Many athletes dream of competing at the Olympic Games, but only a select few get the chance to experience its unique atmosphere first hand. Martina Voss-Tecklenburg became one of them when she took part in the inaugural Women’s Olympic Football Tournament with Germany in 1996. In an exclusive interview with FIFA.com, she recalled what it was like “to sit on a plane with umpteen other sportsmen and women, meeting and chatting with everyone from hockey players and shooters to fencers and handballers.”
Twenty years later the now 48-year-old has another chance of making it to the Olympic Games as Switzerland’s coach, but her team still face a long road ahead. With only one place still available to European teams, Voss-Tecklenburg and her charges face hosts the Netherlands as well as Sweden and Norway in a mini-tournament from 2 to 9 March. “We want to give it our very best and do everything to make the most of the opportunity we’ve been given,” she explained. “We’re looking forward to three challenging matches at a very high level. All four teams have the same chance of qualifying for the Olympic Games. It will be extremely close and very exciting.”
Looking at the contenders on paper, the two Scandinavian sides’ vast FIFA Women’s World Cup and Olympic experience makes them favourites to snatch the final spot in Rio. Could this work in Switzerland’s favour? “If you look at recent performances, particularly those of the Netherlands but also ours, and see the results we’ve achieved in European qualifications and the Dutch have managed in friendlies, neither Norway nor Sweden will underestimate us in any way,” Voss-Tecklenburg said.
“I think the Netherlands are very strong on home turf, and playing the first match with almost 15,000 fans behind them will be an exciting prospect for the hosts. They’ve generated a real buzz in their homeland, so I think all the other teams will have huge respect for them,” the head coach said, evaluating the competition before emphasising how important these games will be for her team’s development. “There’s something at stake here. It’s not like the Algarve or Cyprus Cup, where you want to play well but the result is of secondary importance. This is about qualifying for the Olympics.”
Drawing on World Cup experience
The Swiss know how to qualify for a major tournament, having made an impressive FIFA Women’s World Cup™ debut last summer. The team can now put what they learned in Canada to good use.
“We’ve changed our system a little and analysed everything in depth with the entire team after the World Cup,” Voss-Tecklenburg explained. “We included all the players in the process, asking questions such as ‘What can we take from this World Cup? Where did we excel? Where did we struggle? And what do we need to do to continue our development?’ One point we picked up on was that we want to be more flexible with our playing systems to be more unpredictable, consistent and ruthless in front of goal. We weren’t able to do that at the World Cup. Despite scoring a huge number of goals in qualification, we often couldn’t strike the final blow at the finals,” said the four-time European champion.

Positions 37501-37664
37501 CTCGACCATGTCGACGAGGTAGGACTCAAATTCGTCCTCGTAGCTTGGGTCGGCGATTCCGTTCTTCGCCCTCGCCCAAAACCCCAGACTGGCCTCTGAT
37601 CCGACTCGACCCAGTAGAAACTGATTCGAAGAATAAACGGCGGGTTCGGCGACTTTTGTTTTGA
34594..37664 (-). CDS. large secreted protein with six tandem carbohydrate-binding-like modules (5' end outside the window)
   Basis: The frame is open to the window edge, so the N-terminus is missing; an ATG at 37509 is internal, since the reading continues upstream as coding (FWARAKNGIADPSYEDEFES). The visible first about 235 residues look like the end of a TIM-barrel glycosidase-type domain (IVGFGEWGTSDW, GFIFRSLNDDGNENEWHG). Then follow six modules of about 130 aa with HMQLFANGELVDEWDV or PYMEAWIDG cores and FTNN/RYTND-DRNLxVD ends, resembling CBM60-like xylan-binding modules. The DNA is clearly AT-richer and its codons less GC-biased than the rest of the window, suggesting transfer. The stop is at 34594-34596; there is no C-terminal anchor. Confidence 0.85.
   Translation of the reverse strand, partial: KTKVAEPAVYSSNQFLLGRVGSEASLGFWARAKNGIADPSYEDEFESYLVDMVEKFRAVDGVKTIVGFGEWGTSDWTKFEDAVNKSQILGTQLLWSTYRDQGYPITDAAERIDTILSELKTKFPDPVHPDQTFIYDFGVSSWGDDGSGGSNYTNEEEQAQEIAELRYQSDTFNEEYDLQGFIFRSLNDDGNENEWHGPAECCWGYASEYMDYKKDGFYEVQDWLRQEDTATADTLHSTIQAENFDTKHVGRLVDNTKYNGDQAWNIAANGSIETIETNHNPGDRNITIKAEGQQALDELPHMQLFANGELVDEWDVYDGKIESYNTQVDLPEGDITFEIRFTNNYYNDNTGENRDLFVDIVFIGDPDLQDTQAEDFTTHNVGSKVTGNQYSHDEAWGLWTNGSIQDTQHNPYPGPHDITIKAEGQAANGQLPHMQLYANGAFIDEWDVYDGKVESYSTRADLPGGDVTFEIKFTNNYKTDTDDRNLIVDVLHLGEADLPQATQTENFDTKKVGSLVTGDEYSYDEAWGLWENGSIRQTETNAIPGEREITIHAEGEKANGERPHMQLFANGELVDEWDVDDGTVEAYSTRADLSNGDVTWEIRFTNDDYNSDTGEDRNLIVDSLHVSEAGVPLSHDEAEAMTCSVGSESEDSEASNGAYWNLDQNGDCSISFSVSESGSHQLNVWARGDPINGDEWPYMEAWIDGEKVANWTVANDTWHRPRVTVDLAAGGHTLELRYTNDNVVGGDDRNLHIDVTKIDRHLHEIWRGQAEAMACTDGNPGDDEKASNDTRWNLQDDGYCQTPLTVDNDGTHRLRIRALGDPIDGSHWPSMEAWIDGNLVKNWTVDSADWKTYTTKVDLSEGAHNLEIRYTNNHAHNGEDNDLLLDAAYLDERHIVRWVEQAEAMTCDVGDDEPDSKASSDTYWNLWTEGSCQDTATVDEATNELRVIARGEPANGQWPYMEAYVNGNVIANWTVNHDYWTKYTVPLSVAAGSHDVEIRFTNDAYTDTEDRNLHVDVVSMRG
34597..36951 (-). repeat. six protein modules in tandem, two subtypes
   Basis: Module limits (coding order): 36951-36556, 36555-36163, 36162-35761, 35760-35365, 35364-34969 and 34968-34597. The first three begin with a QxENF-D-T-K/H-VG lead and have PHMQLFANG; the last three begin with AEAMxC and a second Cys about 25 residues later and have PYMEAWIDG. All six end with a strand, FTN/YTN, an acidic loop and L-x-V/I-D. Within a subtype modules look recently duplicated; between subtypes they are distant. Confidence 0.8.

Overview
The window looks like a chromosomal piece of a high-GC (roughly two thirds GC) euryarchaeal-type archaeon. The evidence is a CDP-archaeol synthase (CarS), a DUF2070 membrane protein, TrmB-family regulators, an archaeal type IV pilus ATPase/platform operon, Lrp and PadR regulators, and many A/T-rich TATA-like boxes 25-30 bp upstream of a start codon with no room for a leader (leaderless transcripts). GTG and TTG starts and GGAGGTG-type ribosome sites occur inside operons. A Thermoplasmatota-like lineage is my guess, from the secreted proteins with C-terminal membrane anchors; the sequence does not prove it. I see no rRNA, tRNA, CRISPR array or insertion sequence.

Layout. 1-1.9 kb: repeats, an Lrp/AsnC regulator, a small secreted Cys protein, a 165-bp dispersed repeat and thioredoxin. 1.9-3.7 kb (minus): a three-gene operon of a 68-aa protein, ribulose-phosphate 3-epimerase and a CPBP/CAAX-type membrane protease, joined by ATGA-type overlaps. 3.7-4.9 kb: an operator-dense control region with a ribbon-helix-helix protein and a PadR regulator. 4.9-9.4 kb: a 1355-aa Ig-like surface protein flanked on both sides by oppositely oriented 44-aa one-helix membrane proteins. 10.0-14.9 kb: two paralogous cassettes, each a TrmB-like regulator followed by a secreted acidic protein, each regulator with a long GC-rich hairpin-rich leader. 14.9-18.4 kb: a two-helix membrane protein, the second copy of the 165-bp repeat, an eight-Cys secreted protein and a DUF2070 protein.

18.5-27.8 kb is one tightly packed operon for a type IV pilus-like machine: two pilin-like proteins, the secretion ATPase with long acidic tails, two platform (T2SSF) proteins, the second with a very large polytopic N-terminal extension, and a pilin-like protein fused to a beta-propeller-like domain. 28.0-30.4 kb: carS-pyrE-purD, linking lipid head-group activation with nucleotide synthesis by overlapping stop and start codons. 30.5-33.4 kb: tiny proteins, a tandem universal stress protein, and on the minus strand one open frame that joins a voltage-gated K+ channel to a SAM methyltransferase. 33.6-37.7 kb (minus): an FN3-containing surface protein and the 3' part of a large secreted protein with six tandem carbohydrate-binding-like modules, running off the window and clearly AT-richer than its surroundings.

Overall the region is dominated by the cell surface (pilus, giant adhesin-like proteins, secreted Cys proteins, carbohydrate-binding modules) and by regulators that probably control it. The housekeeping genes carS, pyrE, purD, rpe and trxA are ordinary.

“We want to try to be more efficient, but that’s easier said than done,” she continued. “We also know we’ve got to minimise our mistakes against very strong opponents and be more precise when passing from midfield to attack. Going toe to toe with sides like Japan helped us to believe in ourselves, become more mature and make the right decisions out on the pitch. It’s great to see this team develop and we haven’t finished this process yet.”
Out to make history
Last Friday the Duisburg-born coach stated her intent to continue influencing and steering Die Eidgenossinnen’s development long into the future by extending her contract by two years to summer 2018. Qualifying for Rio 2016 would further cement both her success and the team’s place in history.
“It would really be a milestone if we were to qualify,” Voss-Tecklenburg said. “It’s always worth noting that there are few Olympic sports with a qualification process as tough as that found in women’s football. You’ve got to be one of the best three European teams at a World Cup, which is hard enough when 12 take part. New Zealand and other countries have it easier in that respect. If we were to make it, it really would be something unique.”
Switzerland’s overriding priority between now and their opening match against the hosts in The Hague is to remain injury free. “We’re counting on having all our players in top form with no injuries,” Voss-Tecklenburg said. “We need energy from the bench. The depth in our squad has improved, so I’m hoping our top players like Lara Dickenmann, Martina Moser, Ramona Bachmann and Ana Maria Crnogorcevic can stay fit. With Caroline Abbe and Rahel Kiwic we also have two central defenders who can play all their games at the highest level, and we need that. If all that comes together we’ll be able to deliver strong performances and make it difficult for all three of our rivals to beat us.”